Eportfolio Cognitive Abilities Psy492

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Cognitive Abilities

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Eportfolio Cognitive Abilities Psy492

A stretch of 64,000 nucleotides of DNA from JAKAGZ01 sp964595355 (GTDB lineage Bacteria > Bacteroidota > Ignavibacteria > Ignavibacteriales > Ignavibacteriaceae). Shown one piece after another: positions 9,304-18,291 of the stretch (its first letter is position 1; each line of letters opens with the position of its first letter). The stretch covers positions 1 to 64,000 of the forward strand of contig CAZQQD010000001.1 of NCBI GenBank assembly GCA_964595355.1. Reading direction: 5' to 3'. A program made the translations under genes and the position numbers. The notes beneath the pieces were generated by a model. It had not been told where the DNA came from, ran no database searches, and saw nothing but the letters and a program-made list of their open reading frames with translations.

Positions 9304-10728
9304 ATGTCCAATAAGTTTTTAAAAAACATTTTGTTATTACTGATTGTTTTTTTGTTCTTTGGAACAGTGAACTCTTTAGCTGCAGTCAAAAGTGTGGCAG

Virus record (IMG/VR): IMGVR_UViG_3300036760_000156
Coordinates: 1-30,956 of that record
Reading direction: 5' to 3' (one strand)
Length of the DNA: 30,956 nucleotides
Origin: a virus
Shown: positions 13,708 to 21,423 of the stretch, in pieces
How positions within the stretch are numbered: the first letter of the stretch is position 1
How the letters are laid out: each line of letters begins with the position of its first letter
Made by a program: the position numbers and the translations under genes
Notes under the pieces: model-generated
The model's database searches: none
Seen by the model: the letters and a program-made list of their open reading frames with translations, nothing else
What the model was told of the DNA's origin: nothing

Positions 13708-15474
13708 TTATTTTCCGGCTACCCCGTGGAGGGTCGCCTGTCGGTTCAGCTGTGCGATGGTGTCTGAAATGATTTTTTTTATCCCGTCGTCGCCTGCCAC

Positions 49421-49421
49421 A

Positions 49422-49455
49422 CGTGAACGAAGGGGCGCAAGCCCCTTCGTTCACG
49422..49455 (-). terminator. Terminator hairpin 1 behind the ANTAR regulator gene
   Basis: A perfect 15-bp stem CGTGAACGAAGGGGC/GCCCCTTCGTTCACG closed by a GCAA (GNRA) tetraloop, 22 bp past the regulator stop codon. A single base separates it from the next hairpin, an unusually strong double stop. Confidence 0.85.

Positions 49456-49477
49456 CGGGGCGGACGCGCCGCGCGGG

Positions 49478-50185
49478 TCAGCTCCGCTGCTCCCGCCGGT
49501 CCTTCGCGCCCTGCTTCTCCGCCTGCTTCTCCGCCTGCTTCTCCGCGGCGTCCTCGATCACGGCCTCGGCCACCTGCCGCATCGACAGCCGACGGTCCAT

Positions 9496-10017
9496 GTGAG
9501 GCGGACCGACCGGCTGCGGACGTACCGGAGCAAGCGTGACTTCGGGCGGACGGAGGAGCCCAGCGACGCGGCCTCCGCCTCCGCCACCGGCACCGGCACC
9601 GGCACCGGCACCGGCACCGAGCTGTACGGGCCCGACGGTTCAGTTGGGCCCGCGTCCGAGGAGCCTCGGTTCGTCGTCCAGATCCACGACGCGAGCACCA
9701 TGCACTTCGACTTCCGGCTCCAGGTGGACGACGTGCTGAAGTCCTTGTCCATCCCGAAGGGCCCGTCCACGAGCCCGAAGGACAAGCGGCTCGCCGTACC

1. 1. Running head: COGNITIVE ABILITIES<br />Professional Work Sample in<br />Cognitive Abilities<br />By Diane Garcia-Becker<br />Advanced General Psychology PSY492<br />August 11, 2011<br />Introduction<br />What is a Special Educator<br />Special education teachers work with students who have an assortment of disabilities. There is very limited amount of special education teachers that work with students that have severe cognitive, expressive, and or physical disabilities. Special educations teachers mainly focus on teaching life skills and basic literacy. The greater part of special education teachers work with kids that have mild to moderate disabilities, they primarily use or modify the general education curriculum to help meet every individual child's needs. Most special education teachers teach at preschool, elementary, middle, and secondary school levels. Public schools and non-public schools employ special education teachers. According to Bureau of Labor Statistics, all 50 States and the District of Columbia require special education teachers to be licensed. The State board of education or a licensure advisory committee usually grants licenses, and licensure vary by State. In some States, special education teachers receive a general education credential to teach kindergarten through grade 12. These teachers then train in a specialty, such as learning disabilities or behavioral disorders. Many States offer general special education licenses across a variety of disability categories, while others license several different specialties within special education (http://www.bls.gov/oco/ocos070.htm).<br />Interview<br />The individual that I have selected to interview has accepted to participate in the questions asked concerning his job and his duties as a special education teacher by email. His name is Daniel Jauregui, and he has held his position as Special education teacher for over 14 years. He is employed by the Los Angeles Unified School District. He teaches at an elementary school level.<br />The type of students he serves is students with moderate to severe Autism. When I asked him what types of discrimination his students tend to encounter, he replied with “Sometimes what I observe and feel as discrimination is the staring of others, they just do not understand how or why special education students do the things they do.” The instructional formats used by Daniel in his classroom are a little bit of everything. There is some whole class, individual and group work. Sometimes the student group sizes vary, and every student in a group has a particular job or assignment to complete. Daniel characterizes his classroom atmosphere with good discipline, and structure he tries to make his classroom a place where it has non-threatening or is non-intimidating for students. He states that he wants all his students to always share their feelings and encourages them to always discuss their feelings. He feels most of his students feel very contented when they come into his classroom because of his abilities to teach them. <br /> Another question I asked Daniel was if he has ever had to advocate for any of his students to receive accommodations required by law. He responded, “Some of my student’s parents have asked me to call certain people such as doctors, lawyers, and social workers to support them with requests for services in accommodations for their children’s disabilities. <br />The primary disability laws and regulations that are related to Daniels job as a special education teacher are any that relate to a student’s education, and may times working with regional centers to help make modifications or recommendations on student’s IEP (Individual Education Plan) that can result in a student receiving additional services and accommodations with their education.<br /> I asked Daniel what type of ongoing training he receives to stay current with disability laws that pertain to his students. He stated that there are many ongoing professional developments offered in school districts where teachers are employed that keep special education teachers up to speed with all new programs and practices pertaining to teaching children with Autism and other disabilities. <br />There a many different styles when it comes to learning in school I asked Daniel how he determines this in his classroom he replied with that he takes his time to figure out all of his students out. From the first day of school to the present, he is always getting to know his students. He comments that the best way to notice is by just watching students during different assignments. For example, some students respond fine to watching a movie, and learning from it while others just like getting up and acting something out. <br />When asked what the most challenging part of his job was he said the “challenge of finding out the best way to get students to learn, it’s a slow process but once they get it, it’s amazing. I asked Daniel if being a teacher has always been his primary job he said it was not his first choice, but now after so many years, he could not imagine doing anything than being a teacher. He loves his job, the challenges, and his students. <br />Personal reflection on interview<br />This interview shows how demanding special education classrooms can be. Special education teachers are often faced with diverse classrooms that are filled with children who contain special learning styles and unreliable skill levels. Special education teachers handle pressure well and they manage to keep up with other regular classrooms. Accommodations in the classroom are maintained and the needs for diversity as well. During my interview, I have gained a different appreciation towards a special education teacher because there are times that there will be limited resources available at school for students and if it was not for the advocating voice of teachers in this field most students would be without accommodations in obtaining modifications in their education. My son has struggled to maintain learning capabilities both in a special education classroom and in a non-public school setting. The accommodations are unlimited and once a student obtains the appropriate learning environment their learning potential can improve. My son has been in placement under AB2726 and the quality attention that he obtains from his educators is profound. He has been able to learn new strategies in school and his special education teacher is amazingly motivating like my interviewee. Special education teachers truly have a passion for teaching children with disabilities. The particular teacher I have interviewed seems to have a balance in juggling the high-end demands of being a teacher. In closing, I hope this interview provides some insight into how working with special needs children is like.<br />References<br />Argosy University. (2010). PSY420: Module 2: Federal laws, state laws, IDEA, and ADA. Retrieved November 11, 2010 from http://myeclassonline.com/<br />Bureau of Labor Statistics, U.S. Department of Labor, Occupational Outlook Handbook, 2010-11 Edition, Teachers—Special Education, Retrieved November 13, 2010, from http://www.bls.gov/oco/ocos070.htm <br />